Rambus, a technology licensing company, announced today it has signed a patent license agreement with Nvidia Corp. The agreement covers a broad range of integrated circuit products and halts all legal disputes with Rambus. In particular, Nvidia will pay Rambus for a set of industry standards that it has used for free for many years.
The agreement covers the use of technologies that utilize patents which Rambus had acquired throughout its history. Those technologies are used in a broad range of integrated circuit (IC) products offered by Nvidia, but the two companies did not indicate which exactly. In addition, the two companies have settled all outstanding claims, including resolution of past use of Rambus’ patented innovations. The term of this agreement is five years; other details are confidential.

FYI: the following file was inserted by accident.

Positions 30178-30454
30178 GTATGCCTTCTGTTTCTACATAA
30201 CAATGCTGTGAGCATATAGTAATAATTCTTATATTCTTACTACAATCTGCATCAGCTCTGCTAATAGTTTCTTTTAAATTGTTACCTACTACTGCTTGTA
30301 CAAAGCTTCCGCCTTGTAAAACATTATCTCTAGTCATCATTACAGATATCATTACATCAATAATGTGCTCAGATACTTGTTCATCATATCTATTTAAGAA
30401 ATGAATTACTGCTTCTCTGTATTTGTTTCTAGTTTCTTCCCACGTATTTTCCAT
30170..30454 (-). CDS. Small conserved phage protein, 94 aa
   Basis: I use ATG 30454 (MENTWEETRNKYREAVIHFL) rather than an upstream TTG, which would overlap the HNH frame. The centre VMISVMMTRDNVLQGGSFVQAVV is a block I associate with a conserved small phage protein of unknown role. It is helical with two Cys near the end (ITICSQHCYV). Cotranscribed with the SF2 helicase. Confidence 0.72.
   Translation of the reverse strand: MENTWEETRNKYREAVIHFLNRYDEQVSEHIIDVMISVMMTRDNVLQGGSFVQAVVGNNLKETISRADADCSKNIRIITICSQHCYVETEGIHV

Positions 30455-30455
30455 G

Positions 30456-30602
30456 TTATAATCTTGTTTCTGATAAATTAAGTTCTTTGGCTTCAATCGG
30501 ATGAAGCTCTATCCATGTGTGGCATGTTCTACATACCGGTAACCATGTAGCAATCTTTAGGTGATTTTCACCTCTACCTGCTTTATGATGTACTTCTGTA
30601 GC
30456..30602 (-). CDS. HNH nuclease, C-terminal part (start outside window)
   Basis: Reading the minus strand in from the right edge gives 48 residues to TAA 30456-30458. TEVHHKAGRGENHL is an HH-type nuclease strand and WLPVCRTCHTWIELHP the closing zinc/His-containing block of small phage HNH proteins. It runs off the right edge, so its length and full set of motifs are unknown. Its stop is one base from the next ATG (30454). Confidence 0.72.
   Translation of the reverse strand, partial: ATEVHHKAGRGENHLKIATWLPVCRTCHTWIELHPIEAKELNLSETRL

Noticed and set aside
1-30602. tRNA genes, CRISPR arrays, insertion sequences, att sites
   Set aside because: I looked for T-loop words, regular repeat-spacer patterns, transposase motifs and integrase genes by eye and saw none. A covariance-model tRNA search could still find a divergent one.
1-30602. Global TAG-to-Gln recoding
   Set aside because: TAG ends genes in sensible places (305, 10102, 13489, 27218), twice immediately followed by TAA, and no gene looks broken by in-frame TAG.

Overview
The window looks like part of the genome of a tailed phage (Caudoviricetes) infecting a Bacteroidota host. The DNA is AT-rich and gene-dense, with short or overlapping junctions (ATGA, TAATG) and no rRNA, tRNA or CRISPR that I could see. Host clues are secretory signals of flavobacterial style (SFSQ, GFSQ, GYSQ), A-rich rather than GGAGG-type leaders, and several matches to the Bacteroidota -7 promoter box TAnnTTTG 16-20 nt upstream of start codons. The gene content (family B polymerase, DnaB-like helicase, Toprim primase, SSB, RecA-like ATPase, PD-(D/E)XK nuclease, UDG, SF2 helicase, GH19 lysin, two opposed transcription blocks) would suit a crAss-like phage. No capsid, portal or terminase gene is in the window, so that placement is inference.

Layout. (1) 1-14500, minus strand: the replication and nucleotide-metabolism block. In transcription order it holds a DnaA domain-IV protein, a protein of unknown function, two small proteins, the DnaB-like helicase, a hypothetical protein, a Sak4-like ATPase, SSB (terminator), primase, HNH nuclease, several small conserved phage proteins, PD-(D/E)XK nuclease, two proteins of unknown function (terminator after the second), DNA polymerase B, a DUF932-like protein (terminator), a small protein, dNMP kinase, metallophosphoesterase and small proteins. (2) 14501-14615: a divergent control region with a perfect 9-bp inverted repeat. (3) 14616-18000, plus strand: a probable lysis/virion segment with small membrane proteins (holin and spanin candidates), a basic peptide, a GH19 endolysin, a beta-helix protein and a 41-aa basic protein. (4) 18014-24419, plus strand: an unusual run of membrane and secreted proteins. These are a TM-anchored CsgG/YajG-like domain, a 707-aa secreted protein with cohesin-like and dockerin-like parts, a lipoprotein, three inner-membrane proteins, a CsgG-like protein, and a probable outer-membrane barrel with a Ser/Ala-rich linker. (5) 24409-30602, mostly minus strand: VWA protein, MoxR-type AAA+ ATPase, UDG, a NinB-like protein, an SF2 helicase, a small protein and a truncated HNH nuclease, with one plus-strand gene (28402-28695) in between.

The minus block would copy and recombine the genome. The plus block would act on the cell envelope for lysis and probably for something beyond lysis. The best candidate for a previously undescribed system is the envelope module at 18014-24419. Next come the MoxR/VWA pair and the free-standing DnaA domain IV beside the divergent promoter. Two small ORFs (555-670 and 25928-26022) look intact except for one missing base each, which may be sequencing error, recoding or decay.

While the two companies did not indicate which technologies will be covered by the agreement, it is known that Rambus accused Nvidia and a lot of other chip designers of infringing patents that belong to Farmwald-Horowitz, Barth-Ware (Barth) (which cover DDR, DDR2, DDR3, mobile DDR, LPDDR, LPDDR2 and GDDR3 memory controllers) as well as Dally (which relate to open industry standards, such as PCI Express, Serial ATA, Serial Attached SCSI (SAS) and DisplayPort) families.
In case all legal disputes between Nvidia and Rambus are now halted, it is logical to conclude that Nvidia agreed to pay the owner of the patents not only for DRAM controller-related industry-standard technologies, but also for other widely used technologies that use inventions once made by William Dally, a current employee of Nvidia, who lost control over the patents that Rambus acquired with the aim to demand royalties from various manufacturers.